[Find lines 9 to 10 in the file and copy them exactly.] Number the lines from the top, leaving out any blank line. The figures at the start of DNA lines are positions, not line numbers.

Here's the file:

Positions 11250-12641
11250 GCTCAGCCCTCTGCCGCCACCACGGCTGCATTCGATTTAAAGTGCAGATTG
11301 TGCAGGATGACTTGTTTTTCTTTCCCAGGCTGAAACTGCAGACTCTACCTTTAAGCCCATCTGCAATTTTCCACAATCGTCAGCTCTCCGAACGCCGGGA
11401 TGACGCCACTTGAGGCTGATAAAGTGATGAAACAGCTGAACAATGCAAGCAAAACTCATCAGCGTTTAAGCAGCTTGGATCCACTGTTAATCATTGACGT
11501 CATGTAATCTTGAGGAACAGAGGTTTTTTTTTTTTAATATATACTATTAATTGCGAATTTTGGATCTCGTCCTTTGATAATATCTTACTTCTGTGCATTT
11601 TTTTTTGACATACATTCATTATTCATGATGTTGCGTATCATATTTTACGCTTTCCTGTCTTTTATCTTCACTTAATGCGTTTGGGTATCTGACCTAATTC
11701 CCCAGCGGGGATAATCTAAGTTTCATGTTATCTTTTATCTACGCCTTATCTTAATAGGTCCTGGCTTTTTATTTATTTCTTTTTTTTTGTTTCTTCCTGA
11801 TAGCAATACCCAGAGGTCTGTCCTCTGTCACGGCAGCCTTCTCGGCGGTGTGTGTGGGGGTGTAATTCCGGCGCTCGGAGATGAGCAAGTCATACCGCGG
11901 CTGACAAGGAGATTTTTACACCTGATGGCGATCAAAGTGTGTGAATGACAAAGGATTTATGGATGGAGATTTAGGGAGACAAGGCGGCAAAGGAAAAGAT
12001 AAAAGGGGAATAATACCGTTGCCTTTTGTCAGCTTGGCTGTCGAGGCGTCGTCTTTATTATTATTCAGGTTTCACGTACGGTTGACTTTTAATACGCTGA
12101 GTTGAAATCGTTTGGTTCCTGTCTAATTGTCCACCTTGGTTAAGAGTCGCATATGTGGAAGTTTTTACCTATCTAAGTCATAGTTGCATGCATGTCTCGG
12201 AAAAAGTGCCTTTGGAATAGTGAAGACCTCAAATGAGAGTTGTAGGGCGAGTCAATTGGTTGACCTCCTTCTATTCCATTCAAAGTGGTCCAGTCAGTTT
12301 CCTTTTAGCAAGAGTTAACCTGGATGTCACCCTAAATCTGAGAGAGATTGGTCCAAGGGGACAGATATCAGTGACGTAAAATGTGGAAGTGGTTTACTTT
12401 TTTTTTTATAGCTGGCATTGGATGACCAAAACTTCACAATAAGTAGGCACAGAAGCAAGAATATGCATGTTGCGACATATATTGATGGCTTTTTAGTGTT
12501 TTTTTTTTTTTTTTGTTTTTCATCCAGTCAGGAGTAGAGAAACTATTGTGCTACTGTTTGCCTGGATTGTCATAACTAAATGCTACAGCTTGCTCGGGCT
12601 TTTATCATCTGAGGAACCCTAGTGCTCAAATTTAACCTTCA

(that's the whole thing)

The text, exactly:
11901 CTGACAAGGAGATTTTTACACCTGATGGCGATCAAAGTGTGTGAATGACAAAGGATTTATGGATGGAGATTTAGGGAGACAAGGCGGCAAAGGAAAAGAT
12001 AAAAGGGGAATAATACCGTTGCCTTTTGTCAGCTTGGCTGTCGAGGCGTCGTCTTTATTATTATTCAGGTTTCACGTACGGTTGACTTTTAATACGCTGA